cul sec



libérer (lee-bay-ray) verb
  to free

I received this quote as an early birthday present from Jules (my mother). I hope your inner (or outer) artist will enjoy it to.

J'ai vu un ange dans le marbre et j'ai ciselé jusqu'à l'en libérer.
I saw the angel in the marble and I carved until I set him free.

Disclaimer: the following newsletter -- gazette, vignette, billet -- whatever it is that you sometimes, often kindly, call it... may not be coherent, elegant, or even relevant. It may not follow the rules of style, it may not flow, it may not rhyme or even count its toes (if indeed words on paper are wont to count those

I know. A period and "end parenthesis" are missing from that last paragraph (she says, rolling up her sleeves for this renegade essay, a charivari* of worn-out words that just won't die). Welcome to a writer's life. Writing is (when it is not) a disease, one that pesters, pokes, and brings on chills. One that would ultimately have its victim gallivanting around in men's heels (anything for a story).

(Pausing now, to sip a third cup of coffee and to click open an incoming email from Anu Garg.* The subject line reads "A.Word.A.Day--jabberwocky" ("meaningless speech or writing"), which brings me back to our rip-roaring senseless essay, a slapped-together story minus congruity, lucidity and, most of all apology.

Did I mention that tomorrow I turn 40?

"Forty used to be OLD!" my grandmother tells me, as I lie in bed, portable phone to my ear, amazed at how Utah might as well be one block away. My grandmother's voice makes its way over the Land of the Free, the ocean, across France, and over to me...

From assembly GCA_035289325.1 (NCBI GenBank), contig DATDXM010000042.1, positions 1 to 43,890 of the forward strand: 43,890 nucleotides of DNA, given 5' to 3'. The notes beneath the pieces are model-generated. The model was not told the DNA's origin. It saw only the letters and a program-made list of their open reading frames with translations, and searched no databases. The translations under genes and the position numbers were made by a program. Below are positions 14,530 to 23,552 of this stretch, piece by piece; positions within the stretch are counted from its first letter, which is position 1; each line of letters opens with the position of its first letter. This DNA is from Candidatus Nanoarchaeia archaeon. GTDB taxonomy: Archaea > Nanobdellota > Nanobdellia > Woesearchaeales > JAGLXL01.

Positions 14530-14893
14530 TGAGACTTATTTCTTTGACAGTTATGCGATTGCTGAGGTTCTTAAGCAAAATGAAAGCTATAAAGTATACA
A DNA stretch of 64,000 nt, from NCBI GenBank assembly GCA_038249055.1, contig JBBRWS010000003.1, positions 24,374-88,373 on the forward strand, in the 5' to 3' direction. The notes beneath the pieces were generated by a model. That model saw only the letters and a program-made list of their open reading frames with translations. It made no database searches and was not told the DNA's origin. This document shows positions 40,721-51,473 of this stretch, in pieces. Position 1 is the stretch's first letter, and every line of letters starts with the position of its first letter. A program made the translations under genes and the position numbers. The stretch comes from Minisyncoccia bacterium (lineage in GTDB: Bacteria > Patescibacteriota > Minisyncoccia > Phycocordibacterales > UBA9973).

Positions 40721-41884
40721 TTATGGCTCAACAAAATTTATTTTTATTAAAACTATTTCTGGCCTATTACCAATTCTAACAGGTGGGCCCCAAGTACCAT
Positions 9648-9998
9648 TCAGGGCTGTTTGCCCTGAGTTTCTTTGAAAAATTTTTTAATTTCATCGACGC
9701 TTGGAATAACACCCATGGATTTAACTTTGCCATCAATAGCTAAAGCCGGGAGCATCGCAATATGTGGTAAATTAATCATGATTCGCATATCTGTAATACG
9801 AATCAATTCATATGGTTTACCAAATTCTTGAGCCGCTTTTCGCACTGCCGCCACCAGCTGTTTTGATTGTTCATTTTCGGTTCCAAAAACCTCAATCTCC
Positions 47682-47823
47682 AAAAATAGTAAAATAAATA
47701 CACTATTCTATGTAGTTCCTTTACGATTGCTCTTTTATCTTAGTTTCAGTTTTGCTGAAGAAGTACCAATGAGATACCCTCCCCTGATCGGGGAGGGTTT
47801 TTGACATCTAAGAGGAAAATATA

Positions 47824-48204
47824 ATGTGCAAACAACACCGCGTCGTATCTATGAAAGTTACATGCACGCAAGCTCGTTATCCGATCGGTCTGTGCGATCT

"OLD!" my 89-year-old grandmother's words echo. I pull the receiver away from my ear, not sure whether to be inspired or hot-wired by her comment. She's just "stirring the pit," my mom would point out. (Only Mom uses another word for "pit" -- one beginning with an "s" and rhyming with "hit".)

And while my grandmother's words stir me, on this, the eve of turning forty -- hot-wired, or inspired, her message is now clear to see: Forget about gravity and what "used to be" --  these matter little in light of eternity.
                                                       *     *     *
Last month my sh(p)it-stirring grandmother lost some of her feist (not a real word, but remember THIS is a renegade "birthday essay" heist). She learned that she is eligible for hospice. For once, between puffs from an oxygen tank, she admitted that she was afraid: hospice seems to her like a "full stop".

I've a mind to tell my grand-mère* to rip out the punctuation To forget about "full stop" To ignore condemning commas To let the modifiers dangle ... whatever those are...

...And to, as the "rest home renegade" that she is, rewrite her future as she pleases and, especially, to leave us guessing.

References: le charivari (m) = hullabaloo; Anu Garg = author, wordsmith; la grand-mère (f) = grandmother

More about my grand-mère in this book "Words in A French Life"
In Film: Paris Je T'aime: Stories of Love. From the City of Love

:: Audio File ::
Listen to today's word and quote:
Libérer. J'ai vu un ange dans le marbre et j'ai ciselé jusqu'à l'en libérer.
Download liberer.mp3

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